Rocky alien worlds shrouded in hydrogen and helium could prove habitable for life as we’ve known it for billions of years, according to a new study, with key characteristics including temperate conditions and liquid water.
On Earth, there is life almost everywhere there is water. As such, the search for extraterrestrial life has often focused on worlds whose surfaces are temperate enough to host liquid water, which astronomers describe as habitable. Apart from this prerequisite, scientists remain uncertain to what extent exoplanets must resemble Earth in order to support life.
Previous work analyzing distant worlds suggests that most planetary systems may differ from ours. For example, super-Earths – rocky planets up to 10 times the mass of Earth – are absent from our solar system but very common elsewhere.
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“The exoplanets we detect are so different from planets in our solar system, and that’s a good argument to keep thinking outside the box when it comes to habitability,” said study lead author Marit Mol. Lous, an exoplanet researcher at the University of Zürich, told Space.com.
In the new study, the researchers investigated to what extent super-Earths could support life. So far, astronomers have only detected super-Earths orbiting near their stars because they are the easiest to spot. However, previous computer models of planet formation have suggested that many super-Earths may orbit far from their stars.
Super-Earths far from their stars can keep the hydrogen and the helium gas that made up most of their planetary systems in their youth. Together, hydrogen and helium make up 99.9% of the known normal matter in the universe; heat from a star would evaporate these gases from any nearby super-Earths, but super-Earths farther from a star may retain this primordial atmosphere.
In the new study, the researchers investigated whether a super-Earth shrouded in these gases could prove habitable. If such a world’s atmosphere is massive enough, its hydrogen can serve as a greenhouse gas, trapping the star’s heat despite the planet’s distance, the scientists noted.
Scientists developed computer simulations of super-Earths between one and 10 times the mass of Earth with hydrogen and helium-rich atmospheres that orbited sun-like stars at distances of 1 to 100 astronomical units (AU ). (An AU is the average distance between the earth and the sunthat’s about 93 million miles, or 150 million kilometers.)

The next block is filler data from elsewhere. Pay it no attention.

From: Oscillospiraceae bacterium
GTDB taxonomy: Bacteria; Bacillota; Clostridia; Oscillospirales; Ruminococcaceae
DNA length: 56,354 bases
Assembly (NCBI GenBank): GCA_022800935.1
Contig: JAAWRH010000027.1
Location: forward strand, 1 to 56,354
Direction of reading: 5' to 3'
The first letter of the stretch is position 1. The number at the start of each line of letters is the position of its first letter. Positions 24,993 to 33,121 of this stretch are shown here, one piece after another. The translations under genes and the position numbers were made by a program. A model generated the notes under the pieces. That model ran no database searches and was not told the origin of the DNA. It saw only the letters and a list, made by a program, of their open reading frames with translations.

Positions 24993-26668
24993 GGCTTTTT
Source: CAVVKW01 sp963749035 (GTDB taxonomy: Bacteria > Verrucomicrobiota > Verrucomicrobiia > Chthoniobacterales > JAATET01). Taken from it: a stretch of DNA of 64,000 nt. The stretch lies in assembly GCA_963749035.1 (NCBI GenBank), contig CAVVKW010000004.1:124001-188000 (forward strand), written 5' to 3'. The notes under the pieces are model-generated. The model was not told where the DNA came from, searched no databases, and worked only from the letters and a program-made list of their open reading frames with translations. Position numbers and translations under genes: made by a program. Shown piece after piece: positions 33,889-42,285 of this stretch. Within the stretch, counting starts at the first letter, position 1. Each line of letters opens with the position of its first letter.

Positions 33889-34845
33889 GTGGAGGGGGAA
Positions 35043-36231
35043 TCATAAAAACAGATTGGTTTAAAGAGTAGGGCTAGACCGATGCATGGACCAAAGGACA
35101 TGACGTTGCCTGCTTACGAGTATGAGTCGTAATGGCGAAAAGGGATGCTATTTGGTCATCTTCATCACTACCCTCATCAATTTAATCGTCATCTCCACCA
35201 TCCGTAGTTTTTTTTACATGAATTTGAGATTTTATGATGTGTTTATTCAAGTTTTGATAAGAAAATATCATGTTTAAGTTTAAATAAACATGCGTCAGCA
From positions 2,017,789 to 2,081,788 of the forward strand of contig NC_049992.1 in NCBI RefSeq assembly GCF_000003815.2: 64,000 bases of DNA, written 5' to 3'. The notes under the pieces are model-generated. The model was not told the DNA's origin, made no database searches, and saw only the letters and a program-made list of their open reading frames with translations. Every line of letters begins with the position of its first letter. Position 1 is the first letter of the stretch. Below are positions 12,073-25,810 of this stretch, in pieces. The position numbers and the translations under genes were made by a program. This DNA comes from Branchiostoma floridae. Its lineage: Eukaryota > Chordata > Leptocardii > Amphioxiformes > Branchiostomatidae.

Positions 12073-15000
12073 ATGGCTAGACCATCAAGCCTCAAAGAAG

The researchers found that super-Earths located at distances greater than 2 AU could host temperate conditions and liquid water on their surface for a period of up to 5 to 8 billion years. Such findings suggest that “we should also consider exotic habitats when studying habitability on other planets,” Mol Lous said.
These sorts of super-Earths could prove habitable even if they disappear”thug” – that is, to wander through space without being bound to a star. Recent work suggested that free planets may be common. The new study found that many rogue super-Earths coated in hydrogen and helium are too hot soon after they form to host liquid water, but among these wandering planets, those with more than five times Earth’s mass could possibly cool to host liquid water for more than 50 billion years if they have atmospheres about 10,000 times more massive than Earth’s.
However, don’t expect to be able to wander the surfaces of these planets. The atmospheres of these worlds must be 100 to 1,000 times thicker than Earth’s, resulting in “about 100 or even 1,000 times the pressure at Earth’s surface,” Mol Lous said. “They are comparable to what we find at the bottom of the ocean.”
Additionally, the surfaces of these planets likely receive negligible sunlight, due to their distance from their stars. As such, any life that might evolve on such worlds might have to rely on energy sources other than sunlight – for example, chemical reactionsnote the scientists.
“Whether life can arise on such a planet is indeed an important question to address, but a difficult one since we know so little about it,” Mol Lous said. “There are life forms on Earth living in extreme conditions that could be similar to the environments of the planets we’ve studied, so we don’t think that’s impossible. But again, many questions remain unanswered.”
Scientists have detailed their findings online Monday, June 27 in the journal Nature Astronomy.
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